Thursday, April 10, 2014

Judge declines to seal suit against Midway College, says he would consider request for specific documents

By Bridget Slone
University of Kentucky School of Journalism and Telecommunications

A judge denied Midway College’s request Wednesday to seal public records of a lawsuit filed by seven former employees claiming breach of contract and age discrimination.

Leila O’Carra, an attorney for the college, had filed a motion asking the court to “seal the entire record in this case” in an attempt to prevent “sensitive” financial documents that could cause the college “significant harm” from being released to the public.

According to the lawsuit filed last month, the seven plaintiffs received letters from the college “on or around” Sept. 20, 2013, informing them that “due to alleged financial hardships” it was terminating its contracts on the grounds of lack of “available funding.”  

In the hearing at the Woodford County Courthouse, Circuit Judge Paul Isaacs, right, said the college’s motion to seal the entire record when the case “hasn’t even started” is “extreme.”

O’Carra argued that the legitimate public interest in the case is “minimal” since the dispute relates solely to the employment relationship between the college and the plaintiffs and there are no allegations implicating the public safety or health and, as a result, the judge should exercise the broad discretion that the law gives him to seal the entire record.

Isaacs said he was hesitant to do so because the same discretion would be sought by other businesses.

O’Carra replied that the college’s interests were “compelling” since it wants to seal financial information and because she does not “think the public interest,” in regards to these particular documents, “is affected.”

O’Carra also argued that the sealing of the records would be important in protecting those who are not parties in the suit.

 “You’re asking me to seal documents I haven’t seen,” said Isaacs, noting that he could not know if the documents present a privacy issue if he has not seen them.

Isaacs also said the college’s motion to seal the entire record suggests there “might be something embarrassing to the college” and that is why it wants to close it off from the public.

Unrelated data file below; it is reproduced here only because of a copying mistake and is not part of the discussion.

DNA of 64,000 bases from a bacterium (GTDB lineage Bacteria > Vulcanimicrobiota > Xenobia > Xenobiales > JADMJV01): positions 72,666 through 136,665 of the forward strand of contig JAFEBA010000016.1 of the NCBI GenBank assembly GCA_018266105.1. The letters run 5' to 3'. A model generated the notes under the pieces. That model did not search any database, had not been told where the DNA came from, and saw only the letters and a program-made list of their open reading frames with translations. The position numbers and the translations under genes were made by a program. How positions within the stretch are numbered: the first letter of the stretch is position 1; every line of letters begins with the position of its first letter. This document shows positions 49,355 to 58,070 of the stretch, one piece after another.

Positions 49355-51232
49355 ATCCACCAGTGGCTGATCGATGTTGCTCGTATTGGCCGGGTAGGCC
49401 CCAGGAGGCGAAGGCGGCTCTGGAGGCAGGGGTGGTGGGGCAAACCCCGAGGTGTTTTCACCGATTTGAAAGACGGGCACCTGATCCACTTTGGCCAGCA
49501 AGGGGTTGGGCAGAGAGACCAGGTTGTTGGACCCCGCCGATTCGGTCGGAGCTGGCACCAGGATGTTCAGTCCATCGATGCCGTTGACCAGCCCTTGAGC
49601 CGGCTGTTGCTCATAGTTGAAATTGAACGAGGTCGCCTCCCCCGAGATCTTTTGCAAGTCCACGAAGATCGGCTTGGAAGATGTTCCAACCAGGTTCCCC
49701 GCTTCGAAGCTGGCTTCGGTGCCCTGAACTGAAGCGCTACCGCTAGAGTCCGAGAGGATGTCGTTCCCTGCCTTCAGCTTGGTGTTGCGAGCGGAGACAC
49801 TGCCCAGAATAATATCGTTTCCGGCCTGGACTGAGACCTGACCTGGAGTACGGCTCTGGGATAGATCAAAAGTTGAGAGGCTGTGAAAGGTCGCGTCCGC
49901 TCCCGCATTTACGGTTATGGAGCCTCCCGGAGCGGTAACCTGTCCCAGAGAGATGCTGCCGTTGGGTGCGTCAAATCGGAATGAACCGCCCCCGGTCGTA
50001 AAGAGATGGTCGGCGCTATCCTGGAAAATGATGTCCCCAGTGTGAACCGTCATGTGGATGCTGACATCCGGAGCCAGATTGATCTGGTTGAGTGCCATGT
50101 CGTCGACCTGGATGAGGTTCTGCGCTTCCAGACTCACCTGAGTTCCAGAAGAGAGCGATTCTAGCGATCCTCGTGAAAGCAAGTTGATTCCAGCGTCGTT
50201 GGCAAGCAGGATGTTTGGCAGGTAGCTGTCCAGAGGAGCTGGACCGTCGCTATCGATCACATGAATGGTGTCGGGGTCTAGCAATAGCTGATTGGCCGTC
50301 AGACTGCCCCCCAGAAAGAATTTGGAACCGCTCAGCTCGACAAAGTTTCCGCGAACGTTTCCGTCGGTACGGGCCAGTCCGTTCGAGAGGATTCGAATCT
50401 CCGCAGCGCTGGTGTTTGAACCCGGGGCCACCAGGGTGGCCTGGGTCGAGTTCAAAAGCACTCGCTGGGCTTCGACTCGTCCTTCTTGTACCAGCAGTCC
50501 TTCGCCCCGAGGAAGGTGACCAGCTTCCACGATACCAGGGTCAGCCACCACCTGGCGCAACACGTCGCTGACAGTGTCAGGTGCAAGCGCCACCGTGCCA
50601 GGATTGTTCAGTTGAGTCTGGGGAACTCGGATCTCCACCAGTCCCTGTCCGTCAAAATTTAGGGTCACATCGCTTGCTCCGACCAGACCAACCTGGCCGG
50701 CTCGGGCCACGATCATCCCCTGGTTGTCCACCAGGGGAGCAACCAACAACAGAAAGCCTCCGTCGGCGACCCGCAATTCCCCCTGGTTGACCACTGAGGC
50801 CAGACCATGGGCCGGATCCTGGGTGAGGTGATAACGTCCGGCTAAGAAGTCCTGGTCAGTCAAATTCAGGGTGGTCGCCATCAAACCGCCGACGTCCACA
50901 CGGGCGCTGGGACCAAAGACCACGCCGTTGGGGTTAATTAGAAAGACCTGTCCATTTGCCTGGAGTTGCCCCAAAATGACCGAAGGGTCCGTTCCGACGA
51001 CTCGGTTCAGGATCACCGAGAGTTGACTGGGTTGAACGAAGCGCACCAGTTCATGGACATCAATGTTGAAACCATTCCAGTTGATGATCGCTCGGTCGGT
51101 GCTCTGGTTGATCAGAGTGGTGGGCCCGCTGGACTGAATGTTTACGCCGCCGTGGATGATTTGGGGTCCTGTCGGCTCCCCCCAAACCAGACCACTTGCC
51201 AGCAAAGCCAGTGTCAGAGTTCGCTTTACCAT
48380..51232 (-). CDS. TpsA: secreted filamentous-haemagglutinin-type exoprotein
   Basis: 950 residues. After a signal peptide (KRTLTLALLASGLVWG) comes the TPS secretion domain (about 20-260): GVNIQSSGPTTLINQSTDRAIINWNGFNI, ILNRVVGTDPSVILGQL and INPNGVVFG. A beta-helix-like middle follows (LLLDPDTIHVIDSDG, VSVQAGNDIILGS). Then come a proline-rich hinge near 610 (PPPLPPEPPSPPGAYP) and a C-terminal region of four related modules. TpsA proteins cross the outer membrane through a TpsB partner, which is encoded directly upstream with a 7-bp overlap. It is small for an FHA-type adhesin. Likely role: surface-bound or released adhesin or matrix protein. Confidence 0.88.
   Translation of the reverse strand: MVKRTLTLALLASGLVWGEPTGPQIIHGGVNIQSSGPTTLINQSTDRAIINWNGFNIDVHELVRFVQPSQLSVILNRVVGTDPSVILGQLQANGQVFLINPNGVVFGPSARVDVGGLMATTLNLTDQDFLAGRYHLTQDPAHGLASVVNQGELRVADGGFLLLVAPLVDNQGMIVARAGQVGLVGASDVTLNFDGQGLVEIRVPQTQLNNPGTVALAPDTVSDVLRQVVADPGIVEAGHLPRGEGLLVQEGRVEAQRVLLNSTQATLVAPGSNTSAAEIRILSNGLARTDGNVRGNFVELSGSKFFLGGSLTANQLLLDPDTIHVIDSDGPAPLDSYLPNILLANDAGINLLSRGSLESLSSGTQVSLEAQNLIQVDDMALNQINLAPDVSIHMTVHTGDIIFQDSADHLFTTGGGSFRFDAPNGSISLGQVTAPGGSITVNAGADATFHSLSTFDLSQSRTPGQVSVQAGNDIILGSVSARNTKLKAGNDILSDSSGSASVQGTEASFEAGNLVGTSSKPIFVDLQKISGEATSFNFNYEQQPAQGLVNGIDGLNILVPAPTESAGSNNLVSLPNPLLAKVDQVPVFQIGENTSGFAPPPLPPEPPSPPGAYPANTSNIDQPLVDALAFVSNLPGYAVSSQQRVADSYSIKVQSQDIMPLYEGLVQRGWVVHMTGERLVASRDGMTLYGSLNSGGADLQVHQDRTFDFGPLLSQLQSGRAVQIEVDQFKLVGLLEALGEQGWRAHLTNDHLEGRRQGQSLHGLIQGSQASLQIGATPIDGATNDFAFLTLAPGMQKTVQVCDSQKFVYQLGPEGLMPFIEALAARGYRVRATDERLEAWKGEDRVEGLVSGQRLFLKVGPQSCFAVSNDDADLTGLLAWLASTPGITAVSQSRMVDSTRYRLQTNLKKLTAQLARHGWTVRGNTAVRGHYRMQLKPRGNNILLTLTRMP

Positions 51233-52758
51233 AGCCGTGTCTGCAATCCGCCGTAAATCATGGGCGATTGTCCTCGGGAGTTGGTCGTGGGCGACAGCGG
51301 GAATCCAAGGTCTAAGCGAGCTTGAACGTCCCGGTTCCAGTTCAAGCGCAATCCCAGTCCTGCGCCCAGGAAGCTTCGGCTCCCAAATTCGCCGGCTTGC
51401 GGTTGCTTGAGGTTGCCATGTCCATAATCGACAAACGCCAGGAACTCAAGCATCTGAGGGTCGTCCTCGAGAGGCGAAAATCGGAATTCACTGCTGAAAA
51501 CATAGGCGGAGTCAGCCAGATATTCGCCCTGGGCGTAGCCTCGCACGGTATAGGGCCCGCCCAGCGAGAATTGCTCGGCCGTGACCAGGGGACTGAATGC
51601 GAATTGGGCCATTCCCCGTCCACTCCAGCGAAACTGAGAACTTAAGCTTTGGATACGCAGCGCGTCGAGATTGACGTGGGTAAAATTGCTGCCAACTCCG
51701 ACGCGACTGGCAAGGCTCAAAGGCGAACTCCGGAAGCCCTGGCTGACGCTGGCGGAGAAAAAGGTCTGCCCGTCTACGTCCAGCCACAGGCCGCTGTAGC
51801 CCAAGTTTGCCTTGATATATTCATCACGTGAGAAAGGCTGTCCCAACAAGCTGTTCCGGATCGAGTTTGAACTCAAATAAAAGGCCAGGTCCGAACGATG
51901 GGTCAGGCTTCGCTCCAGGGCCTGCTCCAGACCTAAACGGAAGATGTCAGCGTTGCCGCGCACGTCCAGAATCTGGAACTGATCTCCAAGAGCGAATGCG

While Isaacs did overrule the motion, he also said he would “entertain the idea” of sealing specific documents within the case that contained sensitive financial information.

The plaintiffs Richard Berry, 61; Eric Bolland, 66; Stephen Clark, 65; Francis Fletcher, 61; former Lexington mayor Teresa Isaac, 58; Wendy Hoffman, 57; and Saleem Mirza, 52, allege that they did not seek employment anywhere else because they relied on the contracts presented to them in May 2013 and were never advised that those contracts would be terminated.

Midway College also filed a motion seeking dismissal of the plaintiffs’ “promissory estoppel/detrimental reliance” count of the lawsuit. The college argues that because the plaintiffs are also claiming breach of contract they cannot also claim promissory estoppel and “as a matter of law” it “must be dismissed.”

The college has also asked for more time to respond to the suit so that it can make its “response only to those claims that remain pending after the court rules on the motion to dismiss” the estoppel count.

Isaacs did not rule on this motion, but did imply that he agreed with the college’s argument and would dismiss the estoppel count.

UPDATE, July 3: Isaacs declined to dismiss the estoppel count, writing in an order filed July 1 that "Plaintiffs are persuasive in their distinction that their promissory-estoppel claim hinges not on the promise contained within their contracts, but in their extra-contractual discourse with their respective hiring authority." Isaacs also formally rejected the request to seal the record, but said the college could request that parts of material obtained in the discovery process, through subpoenas and depositions, be sealed. Isaacs also gave the college more time to reply to the lawsuit.

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